Some 450 North eastern stu dents par tic i pated in more than two dozen service-learning courses in the spring semester, teaming up with campus and community-based part ners to com plete 16,890 hours of service.
These part ner ships were show cased at the second annual Service-Learning EXPO: EXPOse Your Mind to Service-Learning. The event, which took place last week in the Fenway Center, allowed stu dents to edu cate and explain their projects to the North eastern community.
“The EXPO serves as a forum for show casing the good work done by our stu dents throughout the semester,” said Becca Berkey, asso ciate director and service-learning coor di nator in the Center of Com mu nity Ser vice. “We also encourage com mu nity mem bers to use the EXPO as an oppor tu nity to net work, catch up, and brain storm about future pos si bil i ties for collaboration.”
Mary Elliott, a first-year stu dent with a dual major in lin guis tics and cul tural anthro pology, tutored chil dren at El Centro del Car denal, a Dorchester-based pro gram that helps out-of-school and high-risk youth earn their GED cer tifi cate. Elliott and four other North eastern stu dents vis ited El Centro del Car denal on a weekly basis, assisting Spanish-speaking stu dents who needed extra help. This oppor tu nity orig i nated in “Advanced Spanish 2,” a course that shows stu dents how to master grammar and con ver sa tion through engage ment with the local community.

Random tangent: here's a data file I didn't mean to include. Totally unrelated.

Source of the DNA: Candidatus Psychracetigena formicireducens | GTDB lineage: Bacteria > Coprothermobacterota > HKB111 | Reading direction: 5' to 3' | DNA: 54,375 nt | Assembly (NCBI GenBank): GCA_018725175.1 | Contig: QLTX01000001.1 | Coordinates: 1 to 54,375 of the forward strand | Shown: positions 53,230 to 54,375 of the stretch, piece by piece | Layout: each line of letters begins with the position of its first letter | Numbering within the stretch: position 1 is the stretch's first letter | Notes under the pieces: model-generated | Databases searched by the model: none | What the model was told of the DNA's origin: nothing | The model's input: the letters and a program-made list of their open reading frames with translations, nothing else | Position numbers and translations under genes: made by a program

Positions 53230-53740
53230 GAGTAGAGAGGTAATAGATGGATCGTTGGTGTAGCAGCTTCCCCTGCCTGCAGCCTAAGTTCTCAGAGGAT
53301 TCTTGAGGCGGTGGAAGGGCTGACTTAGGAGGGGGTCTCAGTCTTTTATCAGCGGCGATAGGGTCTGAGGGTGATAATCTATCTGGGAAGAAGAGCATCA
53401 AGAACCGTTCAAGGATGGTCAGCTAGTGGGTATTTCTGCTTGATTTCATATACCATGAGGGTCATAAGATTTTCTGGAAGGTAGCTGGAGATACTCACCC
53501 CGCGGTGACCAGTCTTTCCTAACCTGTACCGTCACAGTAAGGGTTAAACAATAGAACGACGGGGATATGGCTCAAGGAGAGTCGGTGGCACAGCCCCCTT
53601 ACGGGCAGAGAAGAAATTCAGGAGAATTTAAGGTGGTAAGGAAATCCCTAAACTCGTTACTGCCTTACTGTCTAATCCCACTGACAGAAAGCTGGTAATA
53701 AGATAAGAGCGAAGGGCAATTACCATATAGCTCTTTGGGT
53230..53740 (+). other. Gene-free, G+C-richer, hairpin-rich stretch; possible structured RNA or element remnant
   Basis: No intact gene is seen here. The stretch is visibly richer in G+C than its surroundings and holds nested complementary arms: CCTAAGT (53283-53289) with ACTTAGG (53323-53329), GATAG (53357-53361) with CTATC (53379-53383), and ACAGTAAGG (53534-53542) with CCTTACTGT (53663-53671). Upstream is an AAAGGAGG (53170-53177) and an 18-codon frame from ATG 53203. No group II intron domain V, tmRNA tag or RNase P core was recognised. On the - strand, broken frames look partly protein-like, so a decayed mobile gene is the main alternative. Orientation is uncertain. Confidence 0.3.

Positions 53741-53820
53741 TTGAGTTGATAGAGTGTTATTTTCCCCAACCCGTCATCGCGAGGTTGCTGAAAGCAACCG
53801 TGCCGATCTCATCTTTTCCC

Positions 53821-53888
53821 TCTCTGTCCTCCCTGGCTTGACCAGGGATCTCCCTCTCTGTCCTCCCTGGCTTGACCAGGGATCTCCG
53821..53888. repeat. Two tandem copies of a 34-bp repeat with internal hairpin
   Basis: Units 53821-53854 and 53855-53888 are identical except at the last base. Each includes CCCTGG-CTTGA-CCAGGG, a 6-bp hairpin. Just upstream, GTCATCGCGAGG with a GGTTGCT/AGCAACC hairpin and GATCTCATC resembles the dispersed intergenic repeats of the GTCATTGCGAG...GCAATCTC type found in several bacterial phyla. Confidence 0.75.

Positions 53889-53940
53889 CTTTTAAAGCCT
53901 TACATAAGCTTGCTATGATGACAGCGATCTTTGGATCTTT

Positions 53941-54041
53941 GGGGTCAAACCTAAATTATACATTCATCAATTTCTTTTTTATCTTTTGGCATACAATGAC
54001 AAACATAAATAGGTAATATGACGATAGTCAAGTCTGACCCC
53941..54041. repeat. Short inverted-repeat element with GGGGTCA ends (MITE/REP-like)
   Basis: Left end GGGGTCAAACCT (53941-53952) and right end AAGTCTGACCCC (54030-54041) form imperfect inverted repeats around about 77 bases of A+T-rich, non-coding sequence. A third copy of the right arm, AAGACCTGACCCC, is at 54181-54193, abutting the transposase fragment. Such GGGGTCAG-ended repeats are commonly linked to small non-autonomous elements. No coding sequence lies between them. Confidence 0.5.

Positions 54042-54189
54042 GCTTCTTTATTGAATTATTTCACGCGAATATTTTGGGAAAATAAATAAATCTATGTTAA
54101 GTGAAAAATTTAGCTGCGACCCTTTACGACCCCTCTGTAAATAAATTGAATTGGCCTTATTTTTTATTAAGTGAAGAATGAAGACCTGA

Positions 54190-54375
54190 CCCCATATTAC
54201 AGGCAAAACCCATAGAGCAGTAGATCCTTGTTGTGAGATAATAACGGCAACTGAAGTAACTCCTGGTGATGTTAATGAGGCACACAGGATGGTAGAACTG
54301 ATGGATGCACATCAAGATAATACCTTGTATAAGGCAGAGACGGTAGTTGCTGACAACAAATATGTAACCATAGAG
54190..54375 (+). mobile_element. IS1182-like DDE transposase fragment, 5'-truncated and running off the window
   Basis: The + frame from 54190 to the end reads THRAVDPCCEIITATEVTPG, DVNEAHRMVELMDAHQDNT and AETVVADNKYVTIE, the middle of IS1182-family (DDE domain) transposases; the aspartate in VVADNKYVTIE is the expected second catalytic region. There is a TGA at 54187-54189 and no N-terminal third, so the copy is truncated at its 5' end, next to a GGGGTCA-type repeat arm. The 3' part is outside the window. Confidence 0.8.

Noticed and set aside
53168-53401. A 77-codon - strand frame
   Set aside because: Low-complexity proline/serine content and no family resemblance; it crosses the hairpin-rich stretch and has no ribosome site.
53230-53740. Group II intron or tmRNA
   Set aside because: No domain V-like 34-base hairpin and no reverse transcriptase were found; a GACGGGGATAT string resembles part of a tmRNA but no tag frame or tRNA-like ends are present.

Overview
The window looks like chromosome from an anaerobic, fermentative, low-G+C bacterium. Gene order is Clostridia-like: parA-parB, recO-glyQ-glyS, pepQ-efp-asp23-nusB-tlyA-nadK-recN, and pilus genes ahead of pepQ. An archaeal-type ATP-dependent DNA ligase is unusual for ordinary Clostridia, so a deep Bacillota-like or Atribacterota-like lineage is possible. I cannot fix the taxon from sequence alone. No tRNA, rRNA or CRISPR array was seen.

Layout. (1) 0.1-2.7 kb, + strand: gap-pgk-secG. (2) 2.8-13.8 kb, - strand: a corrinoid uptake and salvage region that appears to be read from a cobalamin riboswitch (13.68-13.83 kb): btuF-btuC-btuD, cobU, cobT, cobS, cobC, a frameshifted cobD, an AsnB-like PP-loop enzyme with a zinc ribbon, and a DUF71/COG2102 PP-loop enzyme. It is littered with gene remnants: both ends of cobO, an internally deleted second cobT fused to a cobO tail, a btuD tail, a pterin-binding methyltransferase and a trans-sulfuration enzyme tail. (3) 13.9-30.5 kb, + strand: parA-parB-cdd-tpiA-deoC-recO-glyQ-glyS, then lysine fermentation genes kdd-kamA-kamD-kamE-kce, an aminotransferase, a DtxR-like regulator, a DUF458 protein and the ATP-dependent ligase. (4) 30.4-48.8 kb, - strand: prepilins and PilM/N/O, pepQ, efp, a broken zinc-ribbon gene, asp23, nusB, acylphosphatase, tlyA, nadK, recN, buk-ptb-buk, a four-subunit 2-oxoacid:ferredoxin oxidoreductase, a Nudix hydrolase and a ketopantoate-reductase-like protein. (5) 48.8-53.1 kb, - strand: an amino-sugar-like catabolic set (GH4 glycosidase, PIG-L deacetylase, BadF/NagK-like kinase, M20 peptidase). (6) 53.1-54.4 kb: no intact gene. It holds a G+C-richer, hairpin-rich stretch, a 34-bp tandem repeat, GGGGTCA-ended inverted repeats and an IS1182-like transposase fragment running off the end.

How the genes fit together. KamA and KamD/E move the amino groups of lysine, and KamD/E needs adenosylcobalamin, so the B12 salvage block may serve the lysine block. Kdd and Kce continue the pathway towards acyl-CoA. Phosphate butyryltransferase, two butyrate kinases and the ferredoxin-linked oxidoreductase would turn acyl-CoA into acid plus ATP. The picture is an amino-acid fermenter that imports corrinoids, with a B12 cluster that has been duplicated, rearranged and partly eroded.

“I wanted the oppor tu nity to speak and prac tice my con ver sa tional Spanish out side of the class room,” said Elliott. “I’d been a tutor in the past, so this expe ri ence really appealed to me on a number of levels.”
Service-learning courses also allow stu dents to interact with the com mu nity on sub jects out side of the class room, including tech niques in bystander inter ven tion. This past semester, the human ser vices depart ment offered a spe cial topics course called “Men tors in Vio lence Pre ven tion: A Bystander Approach to Ending Gender-Based Vio lence.” The course sent stu dents such as senior human ser vice major Eileen Rice into the com mu nity to edu cate and empower bystanders to take affir ma tive action when they see vio lence in a public arena.
Rice’s service-learning place ment brought her to Mujeres Unidas Avan zando in Dorch ester, an orga ni za tion pro vides free social ser vices and edu ca tional pro grams to low-income Latina women. At MUA, Rice met weekly with a group of 20– to 35-year-old women to dis cuss cul tural stereo types and teach them how to be active bystanders in the face of gender-based abuse and violence.
“It’s really impor tant that everyone knows they don’t have to be pas sive bystanders,” said Rice. “That’s why I decided to take the class, and why I think people from all cul tural back grounds need to become aware of the options avail able to them.”
– by Jordana Torres